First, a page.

Orr Mountain

It took me most of an hour to drive between Herd Peak and Orr Mtn, 13mi to the ENE. This, too, has a manned lookout and I knew from Pam that his name was Bob, he was a Vietnam veteran, had 45yrs with the Forest Service and was quite a character. He was out on the observation deck when I pulled up, with a booming "Hello there!" I responded, "You must be Bob," to which he countered, "And likewise." Seems Pam had called him on the radio to let him know I was on my way. Bob was indeed a character. Following his 'Nam experience, he came back to be a smoke jumper for the forest service. Around his 400th jump and 45th birthday, he landed in a tree and broke himself up pretty good, deciding maybe that stuff was better left to the younger guys. He went on with other stories faster than I could absorb them, faster than even Pam had been capable of. Once again it took me some time to tear myself away, but I eventually escaped after getting a few pictures and a few more stories.

Cedar Mountain

Following two easy drive-ups, it was back to the brush for Cedar Mtn. Though less than 5mi NE of Orr Mtn, it would take almost an hour to drive between the two. The forest roads I traveled got me within 3/4mi of the summit on the SW side where the road ended ubruptly. It would take about 25min to cover the distance to the summit, a mix of semi-open spaces and forest tangle that eventually landed me onto some summit rocks that had a partial view looking south. There was a benchmark and the now-expected Bighorn Bill register, this one also from 2011. No other signatures since then.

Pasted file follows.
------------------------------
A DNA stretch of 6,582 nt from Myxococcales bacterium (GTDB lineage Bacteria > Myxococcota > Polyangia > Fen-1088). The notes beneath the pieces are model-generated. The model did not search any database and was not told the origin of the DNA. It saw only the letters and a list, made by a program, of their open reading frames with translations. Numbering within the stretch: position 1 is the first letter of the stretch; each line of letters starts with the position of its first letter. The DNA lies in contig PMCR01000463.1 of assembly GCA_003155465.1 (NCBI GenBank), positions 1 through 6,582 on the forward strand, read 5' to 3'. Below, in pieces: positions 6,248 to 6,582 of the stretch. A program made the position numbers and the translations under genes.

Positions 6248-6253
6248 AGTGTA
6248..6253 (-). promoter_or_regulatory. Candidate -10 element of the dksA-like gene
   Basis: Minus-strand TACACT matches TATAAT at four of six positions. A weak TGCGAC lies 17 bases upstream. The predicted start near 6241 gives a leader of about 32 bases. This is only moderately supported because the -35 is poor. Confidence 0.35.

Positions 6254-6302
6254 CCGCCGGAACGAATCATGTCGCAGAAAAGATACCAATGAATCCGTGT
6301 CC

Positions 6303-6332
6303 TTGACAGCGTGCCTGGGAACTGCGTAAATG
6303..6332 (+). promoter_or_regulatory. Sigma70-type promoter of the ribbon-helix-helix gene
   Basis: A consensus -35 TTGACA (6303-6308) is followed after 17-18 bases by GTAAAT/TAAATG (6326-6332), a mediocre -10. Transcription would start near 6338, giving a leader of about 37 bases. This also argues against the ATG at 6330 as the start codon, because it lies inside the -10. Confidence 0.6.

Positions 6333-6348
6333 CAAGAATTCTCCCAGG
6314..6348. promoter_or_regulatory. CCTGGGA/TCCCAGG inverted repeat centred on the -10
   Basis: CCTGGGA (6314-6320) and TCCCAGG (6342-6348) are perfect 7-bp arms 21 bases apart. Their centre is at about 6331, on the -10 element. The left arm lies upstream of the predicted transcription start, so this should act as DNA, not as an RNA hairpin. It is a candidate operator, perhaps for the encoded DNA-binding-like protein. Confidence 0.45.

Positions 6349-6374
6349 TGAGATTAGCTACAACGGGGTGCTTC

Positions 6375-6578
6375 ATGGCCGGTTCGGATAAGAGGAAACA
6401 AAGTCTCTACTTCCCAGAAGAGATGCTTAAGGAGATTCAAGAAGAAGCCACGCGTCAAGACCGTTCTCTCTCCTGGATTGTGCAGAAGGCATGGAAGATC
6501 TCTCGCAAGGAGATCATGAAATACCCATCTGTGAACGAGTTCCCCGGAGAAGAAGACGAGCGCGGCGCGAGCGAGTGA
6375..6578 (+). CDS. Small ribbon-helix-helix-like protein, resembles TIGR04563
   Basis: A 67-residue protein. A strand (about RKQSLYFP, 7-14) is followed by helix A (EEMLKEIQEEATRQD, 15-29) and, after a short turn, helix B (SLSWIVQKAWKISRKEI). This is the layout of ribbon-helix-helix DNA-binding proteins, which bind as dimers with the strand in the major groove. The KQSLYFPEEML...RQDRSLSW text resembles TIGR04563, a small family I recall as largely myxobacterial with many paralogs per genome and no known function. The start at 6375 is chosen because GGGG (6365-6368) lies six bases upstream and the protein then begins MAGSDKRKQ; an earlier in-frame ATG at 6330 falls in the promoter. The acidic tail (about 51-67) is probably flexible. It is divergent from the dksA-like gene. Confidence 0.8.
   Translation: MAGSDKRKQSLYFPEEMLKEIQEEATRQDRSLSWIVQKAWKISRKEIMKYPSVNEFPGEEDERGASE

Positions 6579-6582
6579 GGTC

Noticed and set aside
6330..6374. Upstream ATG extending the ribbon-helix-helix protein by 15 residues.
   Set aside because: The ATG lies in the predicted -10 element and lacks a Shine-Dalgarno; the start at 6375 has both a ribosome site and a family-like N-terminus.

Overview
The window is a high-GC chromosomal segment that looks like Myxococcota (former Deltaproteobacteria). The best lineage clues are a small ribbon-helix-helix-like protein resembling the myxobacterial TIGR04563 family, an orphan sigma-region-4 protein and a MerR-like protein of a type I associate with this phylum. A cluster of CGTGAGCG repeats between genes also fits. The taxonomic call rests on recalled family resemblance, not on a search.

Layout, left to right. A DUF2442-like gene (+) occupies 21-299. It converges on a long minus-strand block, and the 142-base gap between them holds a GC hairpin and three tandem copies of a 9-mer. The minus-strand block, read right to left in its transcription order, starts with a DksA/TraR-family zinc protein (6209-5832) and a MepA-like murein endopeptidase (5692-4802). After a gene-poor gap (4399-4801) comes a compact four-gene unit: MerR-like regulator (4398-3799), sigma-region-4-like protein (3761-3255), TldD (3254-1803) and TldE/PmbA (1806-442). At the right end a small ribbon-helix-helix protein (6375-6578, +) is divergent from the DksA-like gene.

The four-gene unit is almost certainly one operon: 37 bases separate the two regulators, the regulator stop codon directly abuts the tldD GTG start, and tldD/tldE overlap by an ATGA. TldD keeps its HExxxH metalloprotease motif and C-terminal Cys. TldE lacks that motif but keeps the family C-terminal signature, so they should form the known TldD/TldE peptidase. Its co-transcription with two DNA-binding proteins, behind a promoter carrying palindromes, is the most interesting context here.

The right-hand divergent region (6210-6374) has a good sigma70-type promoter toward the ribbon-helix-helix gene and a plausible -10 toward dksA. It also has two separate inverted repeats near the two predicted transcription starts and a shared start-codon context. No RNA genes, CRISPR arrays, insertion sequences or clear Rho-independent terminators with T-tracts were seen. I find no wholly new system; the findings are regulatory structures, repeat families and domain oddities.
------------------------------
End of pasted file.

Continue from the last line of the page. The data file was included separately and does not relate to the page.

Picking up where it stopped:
Wild Horse Mountain

Another hour's drive saw me to within 0.6mi of Wild Horse Mtn at a saddle on its west side. The cross-country here was a tougher affair, starting off not so bad but becoming more tangled the closer I got to the summit. It felt a lot like the peak I'd just come from (but harder) and I got the strong sense that Bighorn Bill must have been here too, and I could almost sense his presence. I hunted around in the summit area which suddenly opened wit sourring views east and south, eventually locating what I guessed was the highest rock, and finding one of Bill's red nested can registers tucked against it. Just like Cedar Mtn, the register dated to 2011 and had seen no other visitors since. It took some effort to get myself out of the thick tangle about the summit, but I was back to the jeep by 8:15p, less than an hour after starting out.

It had been a pretty full day with a lot of driving, so I decided I was done for the day with both hiking and driving. I showered where I'd parked, then moved it to a more level location and spent the night there. It was so far out of the way that there was pretty much zero chance of anyone driving by in the night and I slept quite soundly in this remote location...


Andrew comments on 06/28/19:
The Bill and Janet story in the Black Mt register is a gem.